Ciara Phillips’ Every Woman, co-commissioned by Edinburgh Art Festival and 14-18 NOW, was the fourth in a series of dazzle ship artworks developed by contemporary artists to commemorate the First World War. It was on display from 26 May - 31 January 2017.
Ciara Phillips' artwork Every Woman for Dazzle Ship Scotland was on display in Prince of Wales Dock, Leith, Edinburgh from 26 May 2016 - 31 January 2017.
The process of de-commissioning the ship as an artwork is now in progress. The MV Fingal is being painted from the Every Woman artwork and painted and prepared for her next role in life, and we will be handing her back to her owners, The Royal Yacht Britannia, very soon (February 2017). If you visit Prince of Wales Dock after 6 February 2017 you may see some of this work in process.
Below is the history and concept surrounding Dazzle Ships, and the wider project - based on an initial idea proposed by Liverpool Biennial and developed by the major cultural programme to mark the centenary of the First World War, 14-18 NOW. Included is information about the Turner Prize-Nominated artist Ciara Philips and her artwork for Every Woman, and a selection of films about the making of Dazzle Ship and what the creation of the project has meant. Project work continues with selected community partners until April 2017.
Dazzle: A Short History
Designed not to camouflage, but to distort a ship’s appearance when viewed through a telescope, ‘Dazzle’ was developed by the British marine artist Norman Wilkinson to counter the threat posed by German U-Boats. Using strongly contrasting blocks of colour, stripes and curves, dazzle designs transformed ships into a confusing array of multi-directional shapes, making it difficult to gauge a ship’s direction or speed.
Artist: Ciara Phillips
Nominated for the Turner Prize in 2014, Ciara Phillips works mainly in the medium of printmaking, attracted both by the physical process itself, as well as the long established history of print as a medium for exploring and expressing political and social ideas. Often working on a large scale, Phillips has co-opted entire rooms as surfaces on which to apply her prints, bringing together multiple layers of individual images and repeated pattern in a single installation. Every Woman significantly expands this approach, drawing on several of Phillips’ earlier screenprints to cover the entire surface of the ship with a bold gestural design.
Phillips has a longstanding interest in signs and signals, and overlaid on the surface of Every Woman is an encoded message painted in retro-reflective pigment. Celebrating the ship’s former role as a lighthouse tender (for over 30 years, the MV Fingal worked to bring supplies to some of Scotland’s most remote lighthouses), Phillips’ message – Every Woman a Signal Tower – will shine out through the darkness at night-time.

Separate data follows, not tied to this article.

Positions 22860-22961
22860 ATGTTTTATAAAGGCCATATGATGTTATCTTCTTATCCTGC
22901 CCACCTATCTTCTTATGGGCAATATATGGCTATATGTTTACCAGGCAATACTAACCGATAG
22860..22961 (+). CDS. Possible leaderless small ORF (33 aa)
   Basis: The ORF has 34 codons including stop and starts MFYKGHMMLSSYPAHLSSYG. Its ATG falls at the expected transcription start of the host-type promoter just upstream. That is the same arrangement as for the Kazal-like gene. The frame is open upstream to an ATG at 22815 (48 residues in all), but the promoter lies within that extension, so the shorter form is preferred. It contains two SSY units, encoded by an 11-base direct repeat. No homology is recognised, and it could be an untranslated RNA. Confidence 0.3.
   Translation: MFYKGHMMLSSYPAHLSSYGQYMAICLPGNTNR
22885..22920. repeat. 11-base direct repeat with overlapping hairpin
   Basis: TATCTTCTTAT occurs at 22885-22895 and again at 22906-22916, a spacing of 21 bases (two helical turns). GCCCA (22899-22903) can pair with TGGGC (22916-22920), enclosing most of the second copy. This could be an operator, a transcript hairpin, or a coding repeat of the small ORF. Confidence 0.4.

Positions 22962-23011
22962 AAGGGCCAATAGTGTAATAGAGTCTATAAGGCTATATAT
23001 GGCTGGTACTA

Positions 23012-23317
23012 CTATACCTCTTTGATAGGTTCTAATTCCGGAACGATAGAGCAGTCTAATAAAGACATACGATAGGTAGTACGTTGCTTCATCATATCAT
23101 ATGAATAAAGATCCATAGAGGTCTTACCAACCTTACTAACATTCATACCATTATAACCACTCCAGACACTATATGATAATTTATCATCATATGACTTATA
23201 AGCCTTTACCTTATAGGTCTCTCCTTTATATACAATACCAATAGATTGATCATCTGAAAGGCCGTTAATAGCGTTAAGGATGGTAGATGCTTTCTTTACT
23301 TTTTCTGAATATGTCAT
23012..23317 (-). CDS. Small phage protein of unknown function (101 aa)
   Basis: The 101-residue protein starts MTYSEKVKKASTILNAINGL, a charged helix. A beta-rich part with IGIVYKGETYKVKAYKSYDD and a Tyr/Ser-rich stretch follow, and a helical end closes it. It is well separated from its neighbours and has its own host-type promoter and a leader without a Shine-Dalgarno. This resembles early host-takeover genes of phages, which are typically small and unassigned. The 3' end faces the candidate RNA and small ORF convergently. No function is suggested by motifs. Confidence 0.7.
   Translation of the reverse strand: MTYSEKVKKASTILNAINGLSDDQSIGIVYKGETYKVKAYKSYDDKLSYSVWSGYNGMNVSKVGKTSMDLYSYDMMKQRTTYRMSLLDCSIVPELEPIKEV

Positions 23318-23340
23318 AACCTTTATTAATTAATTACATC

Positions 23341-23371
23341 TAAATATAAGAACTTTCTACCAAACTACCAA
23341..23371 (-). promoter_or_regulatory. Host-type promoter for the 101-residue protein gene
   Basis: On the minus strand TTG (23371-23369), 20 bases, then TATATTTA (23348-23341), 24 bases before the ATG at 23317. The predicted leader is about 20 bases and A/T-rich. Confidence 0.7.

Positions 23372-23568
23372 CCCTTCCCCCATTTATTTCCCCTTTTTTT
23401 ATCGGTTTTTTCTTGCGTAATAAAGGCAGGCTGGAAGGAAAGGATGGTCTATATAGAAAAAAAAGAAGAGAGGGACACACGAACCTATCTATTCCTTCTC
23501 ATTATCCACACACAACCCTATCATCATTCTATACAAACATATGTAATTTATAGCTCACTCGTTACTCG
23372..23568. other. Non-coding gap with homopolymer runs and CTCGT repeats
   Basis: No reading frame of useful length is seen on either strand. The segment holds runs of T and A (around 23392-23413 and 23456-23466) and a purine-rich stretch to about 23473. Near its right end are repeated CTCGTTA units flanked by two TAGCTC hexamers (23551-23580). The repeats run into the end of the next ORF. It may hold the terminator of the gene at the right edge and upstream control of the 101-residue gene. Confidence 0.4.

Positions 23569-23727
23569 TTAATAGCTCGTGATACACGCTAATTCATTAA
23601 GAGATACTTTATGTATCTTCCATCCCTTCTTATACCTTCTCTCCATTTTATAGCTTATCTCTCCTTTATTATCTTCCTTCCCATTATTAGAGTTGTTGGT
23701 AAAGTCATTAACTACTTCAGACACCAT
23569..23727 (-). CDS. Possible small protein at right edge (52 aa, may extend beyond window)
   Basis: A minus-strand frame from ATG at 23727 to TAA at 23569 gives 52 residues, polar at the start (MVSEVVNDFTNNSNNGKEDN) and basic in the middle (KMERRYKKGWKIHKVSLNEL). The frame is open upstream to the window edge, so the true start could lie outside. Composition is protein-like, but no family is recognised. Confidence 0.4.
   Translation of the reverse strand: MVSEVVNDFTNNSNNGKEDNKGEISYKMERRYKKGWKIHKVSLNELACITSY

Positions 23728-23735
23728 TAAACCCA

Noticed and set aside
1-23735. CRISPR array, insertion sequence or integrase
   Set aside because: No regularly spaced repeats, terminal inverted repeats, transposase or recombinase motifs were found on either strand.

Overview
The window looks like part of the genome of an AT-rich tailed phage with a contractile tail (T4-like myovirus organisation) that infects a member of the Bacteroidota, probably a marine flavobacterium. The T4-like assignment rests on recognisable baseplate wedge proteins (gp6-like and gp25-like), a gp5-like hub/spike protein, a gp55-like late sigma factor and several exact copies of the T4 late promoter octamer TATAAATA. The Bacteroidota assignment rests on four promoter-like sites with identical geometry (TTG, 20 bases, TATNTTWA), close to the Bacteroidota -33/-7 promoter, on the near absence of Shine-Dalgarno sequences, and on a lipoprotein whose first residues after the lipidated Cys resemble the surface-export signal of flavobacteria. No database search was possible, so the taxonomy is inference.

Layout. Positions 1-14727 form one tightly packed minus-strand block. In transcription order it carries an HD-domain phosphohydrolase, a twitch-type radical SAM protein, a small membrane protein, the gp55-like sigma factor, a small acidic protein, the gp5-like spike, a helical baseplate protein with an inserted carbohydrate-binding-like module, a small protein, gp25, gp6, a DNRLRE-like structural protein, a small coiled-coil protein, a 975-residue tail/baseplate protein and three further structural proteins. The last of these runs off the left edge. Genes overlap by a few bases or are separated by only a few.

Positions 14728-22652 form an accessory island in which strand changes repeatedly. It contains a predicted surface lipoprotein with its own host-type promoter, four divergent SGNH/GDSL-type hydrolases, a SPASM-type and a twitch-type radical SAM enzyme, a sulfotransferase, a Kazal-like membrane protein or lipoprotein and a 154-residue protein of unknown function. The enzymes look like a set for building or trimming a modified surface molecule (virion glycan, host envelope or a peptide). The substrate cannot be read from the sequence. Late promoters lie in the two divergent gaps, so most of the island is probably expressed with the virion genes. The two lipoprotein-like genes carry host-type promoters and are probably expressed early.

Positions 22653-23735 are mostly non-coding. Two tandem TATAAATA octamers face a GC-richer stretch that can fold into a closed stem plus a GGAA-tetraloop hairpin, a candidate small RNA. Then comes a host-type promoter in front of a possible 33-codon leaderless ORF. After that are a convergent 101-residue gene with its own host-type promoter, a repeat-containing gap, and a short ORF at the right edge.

In developing her design, Phillips was drawn to the lesser known histories of women in the First World War. The vast majority of dazzle designs were devised by a largely female team working under Norman Wilkinson in a dedicated department established in the Royal Academy, London; and across Edinburgh, Scotland and the UK, women entered the workplace in a wide array of roles (including as telegraphists and signallers) as part of the extended war effort.
Dazzle Ship: Time-lapse A quickened up film of how the Dazzle Ship Scotland artwork was created over 6 weeks - watch it here.
The Making of Dazzle Ship
Delve into the interesting history of dazzle ships and watch interview footage with the artist Ciara Phillips and hear about her inspiration behind the project, why they were originally designed and created, and why the modern series was commissioned.
Ciara Phillips' Every Woman is co-commissioned by Edinburgh Art Festival and 14-18 NOW: WW1 Centenary Art Commissions with support from Scottish Government, Creative Scotland, City of Edinburgh Council, The Royal Yacht Britannia Trust, Forth Ports, Sherwin-Williams, the National Lottery through the Heritage Lottery Fund and by the Department for Culture Media and Sport.
2 June 2016 —31 January 2017
Prince of Wales Dock
Leith, EH6 7DX
The Dazzle Ship is no longer on display.